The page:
I’ve been getting a few questions about where the idea for Swimming Monkeys came from, so I thought I’d post the story here.
While on a business trip to Singapore, my wife, CJ, and I decided to take a tour of the surrounding islands. As part of the tour, the boat docked at a small island with an ancient chapel. While on the upper deck, I surveyed the area and spotted another jungle-covered island about three football fields away. From my previous trips to Indonesia, I remembered seeing monkeys and apes in the jungles. For some reason, I was curious if our guide had ever seen a monkey swim across that small lagoon. As soon as I asked the question, the vision of a monkey swimming like Michael Phelps popped into my head and made me smile. Of course, the guide looked at me like I was from another planet. Still, I continued. I turned to CJ and asked her. After getting the same response, I stated that they were built like perfect swimmers—small torsos, strong long limbs and large hands—and should be able to swim the freestyle better than any human. CJ simply warned me not to keep asking people that unless I wanted to end up like Jack Nicholson in One Flew Over the Cuckoo’s Nest. Despite the warning, I turned to an ex-secret service agent travelling with us and asked the same question. Well, it was nice to see a secret service agent grin while questioning my mental state.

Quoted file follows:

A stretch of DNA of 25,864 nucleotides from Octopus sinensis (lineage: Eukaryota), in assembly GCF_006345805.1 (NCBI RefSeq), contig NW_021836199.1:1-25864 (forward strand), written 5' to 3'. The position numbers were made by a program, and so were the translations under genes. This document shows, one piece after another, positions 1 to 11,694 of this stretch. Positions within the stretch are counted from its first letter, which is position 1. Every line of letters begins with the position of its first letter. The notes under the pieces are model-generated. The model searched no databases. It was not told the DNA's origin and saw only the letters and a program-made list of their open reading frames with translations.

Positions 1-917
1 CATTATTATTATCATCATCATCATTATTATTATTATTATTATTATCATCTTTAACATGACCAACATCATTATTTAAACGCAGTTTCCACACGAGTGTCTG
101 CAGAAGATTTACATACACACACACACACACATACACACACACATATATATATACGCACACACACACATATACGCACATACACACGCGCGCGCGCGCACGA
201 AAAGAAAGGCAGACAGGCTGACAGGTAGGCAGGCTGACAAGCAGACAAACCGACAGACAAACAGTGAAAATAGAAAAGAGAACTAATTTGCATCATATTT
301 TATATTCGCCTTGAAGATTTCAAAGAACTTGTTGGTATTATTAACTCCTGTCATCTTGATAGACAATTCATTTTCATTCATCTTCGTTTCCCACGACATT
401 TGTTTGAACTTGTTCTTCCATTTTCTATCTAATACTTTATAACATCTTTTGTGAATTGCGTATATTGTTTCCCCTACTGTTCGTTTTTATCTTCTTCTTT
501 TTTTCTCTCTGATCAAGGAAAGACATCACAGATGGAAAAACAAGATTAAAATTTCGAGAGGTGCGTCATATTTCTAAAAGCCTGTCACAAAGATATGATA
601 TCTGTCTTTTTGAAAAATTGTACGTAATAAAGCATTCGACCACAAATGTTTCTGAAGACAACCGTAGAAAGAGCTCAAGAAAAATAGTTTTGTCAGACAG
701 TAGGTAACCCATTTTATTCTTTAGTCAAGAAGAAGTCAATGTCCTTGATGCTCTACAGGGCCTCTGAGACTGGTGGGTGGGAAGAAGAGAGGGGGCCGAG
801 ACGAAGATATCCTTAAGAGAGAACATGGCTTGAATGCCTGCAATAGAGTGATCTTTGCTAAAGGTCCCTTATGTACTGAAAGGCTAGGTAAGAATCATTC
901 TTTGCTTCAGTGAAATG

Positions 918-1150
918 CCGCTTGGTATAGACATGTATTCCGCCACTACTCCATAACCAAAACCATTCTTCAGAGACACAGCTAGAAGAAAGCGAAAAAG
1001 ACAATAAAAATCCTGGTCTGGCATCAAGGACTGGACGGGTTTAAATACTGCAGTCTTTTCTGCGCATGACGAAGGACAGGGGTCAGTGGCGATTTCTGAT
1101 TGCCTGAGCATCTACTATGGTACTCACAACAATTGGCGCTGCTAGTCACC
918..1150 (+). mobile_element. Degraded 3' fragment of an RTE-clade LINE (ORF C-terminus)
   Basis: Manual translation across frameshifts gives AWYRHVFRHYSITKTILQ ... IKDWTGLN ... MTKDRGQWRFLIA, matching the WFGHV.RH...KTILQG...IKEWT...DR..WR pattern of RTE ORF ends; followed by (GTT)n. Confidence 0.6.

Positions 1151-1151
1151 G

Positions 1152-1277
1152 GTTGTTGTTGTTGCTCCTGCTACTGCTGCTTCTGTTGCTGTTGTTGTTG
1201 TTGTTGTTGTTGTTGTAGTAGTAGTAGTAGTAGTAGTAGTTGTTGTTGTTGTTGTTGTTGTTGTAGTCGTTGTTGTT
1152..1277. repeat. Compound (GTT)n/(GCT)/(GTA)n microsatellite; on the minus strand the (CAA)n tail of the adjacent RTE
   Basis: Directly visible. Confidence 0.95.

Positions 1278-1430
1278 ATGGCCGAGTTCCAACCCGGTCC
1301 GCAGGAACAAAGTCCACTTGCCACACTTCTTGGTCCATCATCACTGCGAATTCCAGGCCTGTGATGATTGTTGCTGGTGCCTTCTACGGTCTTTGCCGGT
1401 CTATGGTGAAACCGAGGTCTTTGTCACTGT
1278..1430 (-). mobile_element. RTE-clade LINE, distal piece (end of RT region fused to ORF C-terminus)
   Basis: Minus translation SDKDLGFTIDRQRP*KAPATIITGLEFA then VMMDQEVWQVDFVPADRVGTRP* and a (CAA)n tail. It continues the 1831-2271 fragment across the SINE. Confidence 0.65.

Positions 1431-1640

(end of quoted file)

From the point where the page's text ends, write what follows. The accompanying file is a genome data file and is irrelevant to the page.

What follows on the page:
My curiosity only grew from there. I had never seen a monkey swim like a human. On the long plane ride home, I sketched a monkey in mid-stroke and teased CJ about writing a book about one. I had no premise or plot in mind, but it was fun to joke about it. Once home, I unleashed my questioning on my teenage kids, and actually had them laughing with me instead of at me (a rare moment as you parents know).
For several years the image of a swimming monkey pulled at my curiosity. Then I came across a copy of Darwin’s On the Origin of Species. For some reason, I thought of the Scopes Monkey Trial, and as a former chemical engineer and Catholic school graduate, I was always intrigued by the battle between science and religion. At that point I decided to explore it through the eyes of a seventeen-year-old boy in a novel called Swimming Monkeys.